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on the death of Daphnis, in comparison of Milton on Lycidas, one of his juvenile, but one of his most exquisite pieces.
Where were ye, Nymphs, when the remorseless deep
LYCIDAS. The mention of places remarkably romantic, the supposed habitations of Druids, Bards, and Wizards, is far more pleasing to the imagination, than the obvious introduction of Cam and Isis, as seats of the Muses.
A SHEPHERD's Boy (he seeks no better name) Led forth his flocks along the silver Thame, Where dancing sun-beams on the waters play'd, And verdant alders form’d a quiv'ring shade. Soft as he mourn'd, the streams forgot to flow, 5 The flocks around a dumb compassion shew,
A faithful swain, whom love had taught to sing,
Thro' verdant forests, and thro' flow'ry meads.
There to the winds he plain’d his hapless love,
W. REMARKS. It is unfortunate that this second pastoral, the worst of the four, should be inscribed to the best judge of all his four other friends to whom they were addressed.
Ver. 2. Thame,] An inaccurate word, instead of Thames.
Ver. 3. The Scene of this Pastoral by the river-side, suitable to the heat of the season; the Time, noon. P.
The Naïads wept in ev'ry wat’ry bow'r,
Accept, O GARTH, the Muse's early lays,
Ye shady beeches, and ye cooling streams, Defence from Phæbus', not from Cupid's beams, To you I mourn, nor to the deaf I sing,
15 The woods shall answer, and their echo ring, The hills and rocks attend my doleful lay, Why art thou prouder and more hard than they?
REMARKS. Ver. 9. Dr. Samuel Garth, Author of the Dispensary, was one of the first friends of our Poet, whose acquaintance with him began at fourteen or fifteen. Their friendship continued from the year 1703 to 1718, which was that of his death. P.
· He was a man of the sweetest disposition, amiable manners, and universal benevolence. All parties, at a time when party violence was at a great height, joined in praising and loving him. I hope I may be pardoned from speaking of his character con amore, from my near connexion with one of his descendants ; and yet I trust I shall not be accused of an improper partiality. One of the most exquisite pieces of wit ever written by Addison, is a defence of Garth against the Examiner, 1710. .
Ver. 16. The woods shall answer, and their echo ring,] Is a line out of Spenser's Epithalamion. P.
Ver. 18. Why art thou prouder and more hard than they?] A line unworthy our Author, containing a false and trivial thought ; as is also the 22d line.
Ver. 8. And Jove consented]
“ Jupiter et læto descendet plurimus imbri.” Virg. P. Ver. 15. nor to the deaf I sing,] .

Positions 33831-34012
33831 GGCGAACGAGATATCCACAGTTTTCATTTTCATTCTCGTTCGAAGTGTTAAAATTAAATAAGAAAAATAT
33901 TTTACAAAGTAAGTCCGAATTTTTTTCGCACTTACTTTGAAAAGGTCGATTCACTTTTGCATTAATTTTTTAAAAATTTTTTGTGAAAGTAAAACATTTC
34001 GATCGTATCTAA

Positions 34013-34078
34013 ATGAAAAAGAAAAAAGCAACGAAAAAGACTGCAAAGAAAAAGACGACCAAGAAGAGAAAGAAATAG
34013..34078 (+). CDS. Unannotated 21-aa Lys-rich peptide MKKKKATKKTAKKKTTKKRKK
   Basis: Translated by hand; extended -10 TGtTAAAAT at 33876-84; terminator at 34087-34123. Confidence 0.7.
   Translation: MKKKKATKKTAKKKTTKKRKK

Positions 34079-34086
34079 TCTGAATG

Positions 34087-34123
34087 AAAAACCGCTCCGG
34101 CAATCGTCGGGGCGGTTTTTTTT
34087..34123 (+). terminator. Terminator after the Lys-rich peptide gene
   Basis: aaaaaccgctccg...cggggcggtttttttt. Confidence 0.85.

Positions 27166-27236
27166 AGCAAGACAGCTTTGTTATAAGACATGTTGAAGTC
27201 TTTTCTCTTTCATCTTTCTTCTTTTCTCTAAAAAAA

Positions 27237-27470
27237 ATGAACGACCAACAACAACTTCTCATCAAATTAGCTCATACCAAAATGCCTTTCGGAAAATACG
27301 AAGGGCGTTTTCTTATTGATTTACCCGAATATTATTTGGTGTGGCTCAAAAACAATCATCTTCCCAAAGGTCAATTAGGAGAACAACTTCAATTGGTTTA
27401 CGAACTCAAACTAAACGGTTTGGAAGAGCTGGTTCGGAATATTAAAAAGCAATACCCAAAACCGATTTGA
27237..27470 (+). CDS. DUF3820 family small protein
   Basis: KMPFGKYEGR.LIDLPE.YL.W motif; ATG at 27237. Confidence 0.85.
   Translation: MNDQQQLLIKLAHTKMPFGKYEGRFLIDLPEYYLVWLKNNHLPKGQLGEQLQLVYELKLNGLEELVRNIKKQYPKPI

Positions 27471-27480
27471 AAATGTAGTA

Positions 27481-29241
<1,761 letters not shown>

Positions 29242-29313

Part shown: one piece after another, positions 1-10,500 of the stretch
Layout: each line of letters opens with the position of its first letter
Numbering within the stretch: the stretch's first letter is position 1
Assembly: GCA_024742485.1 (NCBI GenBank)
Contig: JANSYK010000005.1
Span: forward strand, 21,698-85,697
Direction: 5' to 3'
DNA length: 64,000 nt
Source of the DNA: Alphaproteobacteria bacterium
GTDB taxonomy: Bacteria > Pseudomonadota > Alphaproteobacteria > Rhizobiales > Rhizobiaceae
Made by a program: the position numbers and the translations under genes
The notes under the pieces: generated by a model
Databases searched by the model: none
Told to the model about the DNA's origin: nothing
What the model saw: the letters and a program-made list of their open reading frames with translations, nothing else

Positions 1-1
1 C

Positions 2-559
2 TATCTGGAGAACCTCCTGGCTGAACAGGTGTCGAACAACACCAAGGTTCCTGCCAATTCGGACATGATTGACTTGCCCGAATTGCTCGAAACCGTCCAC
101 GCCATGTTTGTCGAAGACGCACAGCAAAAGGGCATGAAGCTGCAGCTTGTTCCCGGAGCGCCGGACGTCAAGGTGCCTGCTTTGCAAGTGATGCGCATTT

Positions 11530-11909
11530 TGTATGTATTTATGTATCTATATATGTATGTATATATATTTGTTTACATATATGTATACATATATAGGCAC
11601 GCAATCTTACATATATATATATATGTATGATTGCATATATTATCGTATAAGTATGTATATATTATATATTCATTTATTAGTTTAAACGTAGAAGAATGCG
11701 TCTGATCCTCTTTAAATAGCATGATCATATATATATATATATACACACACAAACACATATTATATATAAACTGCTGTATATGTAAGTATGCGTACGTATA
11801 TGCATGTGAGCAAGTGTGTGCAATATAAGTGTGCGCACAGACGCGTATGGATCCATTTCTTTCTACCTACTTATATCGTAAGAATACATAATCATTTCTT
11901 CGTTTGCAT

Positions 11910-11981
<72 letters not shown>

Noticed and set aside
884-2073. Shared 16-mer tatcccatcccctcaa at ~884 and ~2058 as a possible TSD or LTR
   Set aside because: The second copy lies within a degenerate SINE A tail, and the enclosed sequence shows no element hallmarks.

“Non canimus surdis : respondent omnia sylvæ." Virg. P.
The bleating sheep with my complaints agree,
Where stray ye, Muses, in what lawn or grove, While
Alexis pines in hopeless love? In those fair fields where sacred Isis glides, 25 Or else where Cam his winding vales divides? As in the crystal spring I view my face, Fresh rising blushes paint the wat’ry glass ;
And equald Hylas, if the glass be true;
Ver. 27. As in the] This is one of those passages in which Virgil, by too closely copying Theocritus, has violated propriety; and not attended to the different characters of Cyclops and Corydon. The sea, which is a proper looking-glass for the gigantic son of Neptune, who also constantly dwelt on the shore, was certainly not equally adapted to the face of the little Land-shepherd. The same may be said of the cheese and milk, and numerous herds of Polypheme, exactly suited to his Sicilian situation, and the rude and savage state of the speaker, whose character is admirably supported through the whole eleventh Idyllium of Theo. critus.
Quæ nemora, aut qui vos saltus habuere, puellæ
neque Parnasi vobis juga, nam neque Pindi
Virg. out of Theocr. P. Ver. 27. Virgil again, from the Cyclops of Theocritus,
"nuper me in litore vidi, Quum placidum ventis staret mare; non ego Daphnin, Judice te, metuam, si nunquam fallat imago."
But since those graces please thy eyes no more,
Ver. 35, 36. care,] The only faulty rhymes, care and sheer, perhaps in these poems, where versification is in general so exact and correct.
Ver. 39. Colin] The name taken by Spenser in his Eclogues, where his mistress is celebrated under that of Rosalinda. P.
Ver. 42. Rosalinda's] This is the lady with whom Spenser fell violently in love, as soon as he left Cambridge and went into the north; it is uncertain into what family, and in what capacity. Her name is an Anagram, and the letters of which it is composed will make out her true name; for Spenser (says the learned and ingenious Mr. Upton, his best Editor) is an Anagrammatist in many of his names : thus Algrind transposed is Archbishop Grindal; and Morrel is Bishop Elmer. He is supposed to hint at the cruelty and coquetry of his Rosalind in B. 6. of the Fairy Queen, in the character of Mirabella.
Ver. 40. bequeath'd in death, &c.] Virg. Ecl. ii.
Fistula, Damætas dono mihi quam dedit olim,